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Tuesday, November 27, 2012
A woman at the Speyside Cooperage cafe gave us this piece of advice about mincemeat pies - "If it's got all sweet things around it, it's probably sweet. If it has meat things around it, it's probably meat."
The intrigue doesn't stop there. Most people make mincemeat pie with jarred filling - it's almost universally regarded as too difficult to make from scratch. When we began looking into creating a recipe, it actually looked pretty simple. Except... not really. As it turns out, we're not fluent in English. What are sultanas? What's suet? Can we buy "mixed peel," or do we have to make it? And, why are there vegetarian versions of meat-less mincemeat?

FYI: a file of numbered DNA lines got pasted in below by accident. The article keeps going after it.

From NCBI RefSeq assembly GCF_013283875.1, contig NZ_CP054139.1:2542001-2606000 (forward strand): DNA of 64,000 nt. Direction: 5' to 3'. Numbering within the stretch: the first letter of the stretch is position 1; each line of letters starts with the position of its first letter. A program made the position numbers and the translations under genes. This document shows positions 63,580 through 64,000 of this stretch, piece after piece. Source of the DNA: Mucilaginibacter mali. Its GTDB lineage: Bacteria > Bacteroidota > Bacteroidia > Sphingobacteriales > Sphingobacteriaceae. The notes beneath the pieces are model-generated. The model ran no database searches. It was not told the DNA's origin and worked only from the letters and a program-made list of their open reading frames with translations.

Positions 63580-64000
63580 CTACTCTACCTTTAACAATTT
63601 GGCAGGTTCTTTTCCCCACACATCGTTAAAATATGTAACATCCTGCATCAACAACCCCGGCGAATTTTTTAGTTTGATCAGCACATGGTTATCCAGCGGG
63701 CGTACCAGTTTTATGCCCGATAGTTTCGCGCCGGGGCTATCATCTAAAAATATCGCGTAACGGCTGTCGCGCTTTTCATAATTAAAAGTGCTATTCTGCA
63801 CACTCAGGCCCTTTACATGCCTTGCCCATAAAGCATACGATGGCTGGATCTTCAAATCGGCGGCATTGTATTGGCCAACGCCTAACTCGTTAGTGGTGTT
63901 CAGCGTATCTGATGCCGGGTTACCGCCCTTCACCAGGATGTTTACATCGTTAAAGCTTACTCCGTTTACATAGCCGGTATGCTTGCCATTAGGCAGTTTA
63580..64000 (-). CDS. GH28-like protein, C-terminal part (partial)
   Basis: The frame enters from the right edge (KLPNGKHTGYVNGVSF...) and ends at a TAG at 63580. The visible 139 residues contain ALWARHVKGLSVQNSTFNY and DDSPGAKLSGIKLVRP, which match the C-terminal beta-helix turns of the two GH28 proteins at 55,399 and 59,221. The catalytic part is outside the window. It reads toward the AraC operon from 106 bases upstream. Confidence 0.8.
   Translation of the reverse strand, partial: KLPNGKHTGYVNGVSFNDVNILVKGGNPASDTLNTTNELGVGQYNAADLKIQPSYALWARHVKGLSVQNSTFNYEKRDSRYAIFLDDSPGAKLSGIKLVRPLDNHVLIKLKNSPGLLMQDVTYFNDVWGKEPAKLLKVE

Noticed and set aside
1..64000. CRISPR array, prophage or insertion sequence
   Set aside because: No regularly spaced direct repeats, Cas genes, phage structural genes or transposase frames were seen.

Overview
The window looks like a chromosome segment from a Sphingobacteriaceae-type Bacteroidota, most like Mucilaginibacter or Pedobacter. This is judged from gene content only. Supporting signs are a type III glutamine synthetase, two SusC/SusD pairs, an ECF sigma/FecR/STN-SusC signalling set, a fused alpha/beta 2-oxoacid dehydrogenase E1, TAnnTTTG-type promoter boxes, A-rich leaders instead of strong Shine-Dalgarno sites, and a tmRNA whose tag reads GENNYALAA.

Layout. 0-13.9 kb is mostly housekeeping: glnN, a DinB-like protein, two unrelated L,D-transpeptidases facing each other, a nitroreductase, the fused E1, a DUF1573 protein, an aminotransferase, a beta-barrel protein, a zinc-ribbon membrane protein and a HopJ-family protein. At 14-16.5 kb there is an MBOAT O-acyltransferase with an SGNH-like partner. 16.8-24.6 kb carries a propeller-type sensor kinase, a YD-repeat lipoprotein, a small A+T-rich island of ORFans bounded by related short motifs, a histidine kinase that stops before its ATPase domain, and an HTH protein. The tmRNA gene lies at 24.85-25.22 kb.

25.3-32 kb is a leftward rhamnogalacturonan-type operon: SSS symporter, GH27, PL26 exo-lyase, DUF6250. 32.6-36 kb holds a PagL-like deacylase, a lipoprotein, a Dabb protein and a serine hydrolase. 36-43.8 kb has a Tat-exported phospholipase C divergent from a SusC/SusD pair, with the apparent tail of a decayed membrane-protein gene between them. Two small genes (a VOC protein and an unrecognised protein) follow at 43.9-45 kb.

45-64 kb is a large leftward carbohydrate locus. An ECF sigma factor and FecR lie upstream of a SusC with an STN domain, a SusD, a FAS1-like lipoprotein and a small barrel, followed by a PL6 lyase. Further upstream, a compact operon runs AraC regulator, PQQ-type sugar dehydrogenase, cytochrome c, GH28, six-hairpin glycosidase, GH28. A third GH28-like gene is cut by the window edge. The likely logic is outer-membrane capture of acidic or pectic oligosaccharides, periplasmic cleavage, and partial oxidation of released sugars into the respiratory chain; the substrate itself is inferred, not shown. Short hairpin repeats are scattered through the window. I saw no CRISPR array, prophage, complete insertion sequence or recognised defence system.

Here are the answers, and the surprisingly easy recipe for from-scratch mincemeat filling.
Our little Keswick rental cottage, in the beautiful lake district, was outfitted with an oven and range - we cooked all day, kept in by driving rain and a sense of tradition. We dubbed our holiday "Thanksgiving in the Land of Oppressor" and made a feast that was half American and half motherland. An appropriately sized pheasant, brussel sprouts, mashed potatoes, stuffing and gravy, kale and corn, candied carrots, traditional American stomachaches and traditional English mincemeat pie.